Use of Pine Sheathing on Dutch East India Company Ships

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In the 17th and 18th centuries, the Verenigde Oostindische Compagnie (VOC) or Dutch East India Company outfitted all its ships with a protective layer of wooden sheathing -also known as sacrificial planking. This application was intended to shield the hulls from the ravages of marine borers such as teredo worms. Pine or fir sheathing planks were fastened to the exterior hull with iron sheathing, or filling, nails. Shipbuilders hammered them in close together so that, as they corroded, they formed an iron oxide buffer thought to be toxic to marine organisms. This method of sheathing was used in conjunction with wax, resinous paying materials (tar or pitch), and animal hair. Prior to the application of pine sheathing, a coating of wax and a resinous material was smeared onto the exterior of the ship’s hull below the waterline, as waterproofing and shipworm repellent, after which a layer of animal hair was added. The latter served as a bulking agent for the resinous paying material, a deterrent to wood rot, and it kept teredo worms from getting at the bottom planking.
Original languageEnglish
Title of host publicationBetween Continents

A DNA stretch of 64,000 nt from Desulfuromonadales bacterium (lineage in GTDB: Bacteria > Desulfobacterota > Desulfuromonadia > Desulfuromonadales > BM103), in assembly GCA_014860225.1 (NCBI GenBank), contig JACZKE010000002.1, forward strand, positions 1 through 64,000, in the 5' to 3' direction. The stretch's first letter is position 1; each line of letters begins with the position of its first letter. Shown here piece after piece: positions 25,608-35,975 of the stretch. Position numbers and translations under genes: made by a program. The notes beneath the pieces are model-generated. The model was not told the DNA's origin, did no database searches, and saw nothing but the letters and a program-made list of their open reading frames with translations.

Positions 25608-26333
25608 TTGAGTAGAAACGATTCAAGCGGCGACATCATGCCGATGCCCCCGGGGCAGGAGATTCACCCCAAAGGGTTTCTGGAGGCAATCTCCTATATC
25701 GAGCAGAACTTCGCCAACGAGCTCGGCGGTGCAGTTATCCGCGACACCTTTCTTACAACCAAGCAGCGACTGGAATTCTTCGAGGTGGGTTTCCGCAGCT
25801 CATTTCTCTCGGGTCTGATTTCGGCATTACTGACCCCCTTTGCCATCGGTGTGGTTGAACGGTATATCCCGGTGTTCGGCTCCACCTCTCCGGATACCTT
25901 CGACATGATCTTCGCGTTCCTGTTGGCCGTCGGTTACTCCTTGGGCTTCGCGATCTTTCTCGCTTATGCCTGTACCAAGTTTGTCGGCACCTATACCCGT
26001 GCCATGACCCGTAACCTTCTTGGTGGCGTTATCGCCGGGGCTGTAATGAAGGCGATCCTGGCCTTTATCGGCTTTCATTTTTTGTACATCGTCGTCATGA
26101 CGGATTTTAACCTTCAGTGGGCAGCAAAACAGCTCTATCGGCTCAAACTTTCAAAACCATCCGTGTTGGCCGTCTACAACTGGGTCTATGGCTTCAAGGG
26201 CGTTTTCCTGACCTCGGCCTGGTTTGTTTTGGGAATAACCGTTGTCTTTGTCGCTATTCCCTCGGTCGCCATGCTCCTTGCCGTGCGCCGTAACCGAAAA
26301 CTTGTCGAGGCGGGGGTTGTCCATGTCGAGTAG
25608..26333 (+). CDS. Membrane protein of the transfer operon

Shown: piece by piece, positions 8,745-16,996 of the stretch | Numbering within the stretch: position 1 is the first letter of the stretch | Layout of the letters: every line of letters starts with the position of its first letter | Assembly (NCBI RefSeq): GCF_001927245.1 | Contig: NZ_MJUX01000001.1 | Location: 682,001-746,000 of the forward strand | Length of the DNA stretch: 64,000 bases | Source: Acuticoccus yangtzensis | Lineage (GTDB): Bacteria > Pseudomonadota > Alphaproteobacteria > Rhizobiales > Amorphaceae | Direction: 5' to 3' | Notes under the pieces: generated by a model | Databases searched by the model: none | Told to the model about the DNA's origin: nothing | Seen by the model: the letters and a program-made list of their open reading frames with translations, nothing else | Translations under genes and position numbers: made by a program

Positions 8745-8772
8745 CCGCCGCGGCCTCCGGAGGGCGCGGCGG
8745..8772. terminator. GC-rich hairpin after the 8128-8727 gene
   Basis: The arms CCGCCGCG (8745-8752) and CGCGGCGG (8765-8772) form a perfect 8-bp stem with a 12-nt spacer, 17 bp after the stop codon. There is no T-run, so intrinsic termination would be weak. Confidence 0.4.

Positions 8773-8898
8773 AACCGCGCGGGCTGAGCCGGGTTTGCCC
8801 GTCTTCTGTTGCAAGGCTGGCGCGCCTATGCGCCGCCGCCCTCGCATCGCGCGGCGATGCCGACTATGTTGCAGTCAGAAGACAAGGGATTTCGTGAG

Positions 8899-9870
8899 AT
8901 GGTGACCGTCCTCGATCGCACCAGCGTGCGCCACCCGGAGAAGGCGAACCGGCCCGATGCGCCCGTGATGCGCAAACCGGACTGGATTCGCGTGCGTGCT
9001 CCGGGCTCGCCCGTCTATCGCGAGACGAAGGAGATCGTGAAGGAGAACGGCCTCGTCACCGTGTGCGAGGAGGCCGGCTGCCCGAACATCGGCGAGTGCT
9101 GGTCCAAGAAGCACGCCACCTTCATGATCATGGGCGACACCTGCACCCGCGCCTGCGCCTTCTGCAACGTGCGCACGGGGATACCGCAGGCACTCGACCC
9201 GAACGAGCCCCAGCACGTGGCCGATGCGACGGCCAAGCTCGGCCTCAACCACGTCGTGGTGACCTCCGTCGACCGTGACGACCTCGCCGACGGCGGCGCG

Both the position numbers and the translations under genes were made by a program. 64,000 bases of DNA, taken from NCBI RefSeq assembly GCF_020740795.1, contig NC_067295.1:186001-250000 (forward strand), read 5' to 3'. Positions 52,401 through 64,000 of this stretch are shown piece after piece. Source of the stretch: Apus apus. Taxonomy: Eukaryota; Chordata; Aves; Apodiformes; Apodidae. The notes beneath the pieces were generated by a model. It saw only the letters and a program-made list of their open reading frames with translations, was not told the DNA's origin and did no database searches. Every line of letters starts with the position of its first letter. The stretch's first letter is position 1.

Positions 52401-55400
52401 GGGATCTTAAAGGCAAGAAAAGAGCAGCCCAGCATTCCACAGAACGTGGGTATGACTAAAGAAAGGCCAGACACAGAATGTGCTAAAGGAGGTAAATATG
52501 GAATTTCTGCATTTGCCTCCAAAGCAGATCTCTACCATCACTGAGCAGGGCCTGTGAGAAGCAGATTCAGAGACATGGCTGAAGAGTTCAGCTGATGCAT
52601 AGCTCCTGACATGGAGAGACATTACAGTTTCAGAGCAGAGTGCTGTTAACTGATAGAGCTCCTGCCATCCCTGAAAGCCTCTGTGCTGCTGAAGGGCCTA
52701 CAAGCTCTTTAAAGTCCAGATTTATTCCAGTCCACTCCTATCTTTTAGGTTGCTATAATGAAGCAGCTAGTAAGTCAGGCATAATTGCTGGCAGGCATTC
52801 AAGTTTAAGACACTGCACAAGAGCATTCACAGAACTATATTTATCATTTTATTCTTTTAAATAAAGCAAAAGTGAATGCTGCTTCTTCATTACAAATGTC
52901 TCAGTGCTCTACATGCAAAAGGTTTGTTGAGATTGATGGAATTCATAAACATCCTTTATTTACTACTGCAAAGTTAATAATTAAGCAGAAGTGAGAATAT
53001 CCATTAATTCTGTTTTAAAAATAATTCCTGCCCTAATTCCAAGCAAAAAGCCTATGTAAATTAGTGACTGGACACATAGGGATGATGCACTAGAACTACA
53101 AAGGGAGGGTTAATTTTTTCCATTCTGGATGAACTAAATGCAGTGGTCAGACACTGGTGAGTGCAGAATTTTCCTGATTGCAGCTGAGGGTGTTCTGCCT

Subtitle of host publicationProceedings of the Twelfth Symposium on Boat and Ship Archaeology, Istanbul 2009
EditorsNergis Günsenin
Place of PublicationIstanbul, Turkey
PublisherEge Yayınları
Number of pages11
ISBN (Print)9786054701025
Publication statusPublished - 2012
Externally publishedYes
EventTwelfth International Symposium on Boat and Ship Archaeology - Istanbul, Turkey
Duration: 12 Oct 200916 Oct 2009
Conference number: 12


ConferenceTwelfth International Symposium on Boat and Ship Archaeology
Abbreviated titleISBSA


  • Pine sheathing
  • Copper sheathing
  • Dutch East India Company
  • Shipwrecks
  • Western Australia
  • Batavia shipwreck
  • Vergulde Draak shipwreck
  • Zeewijk shipwreck
  • Zuytdorp shipwreck
  • Filling nails
  • Anti-fouling
  • Teredo worms
  • Age of Exploration


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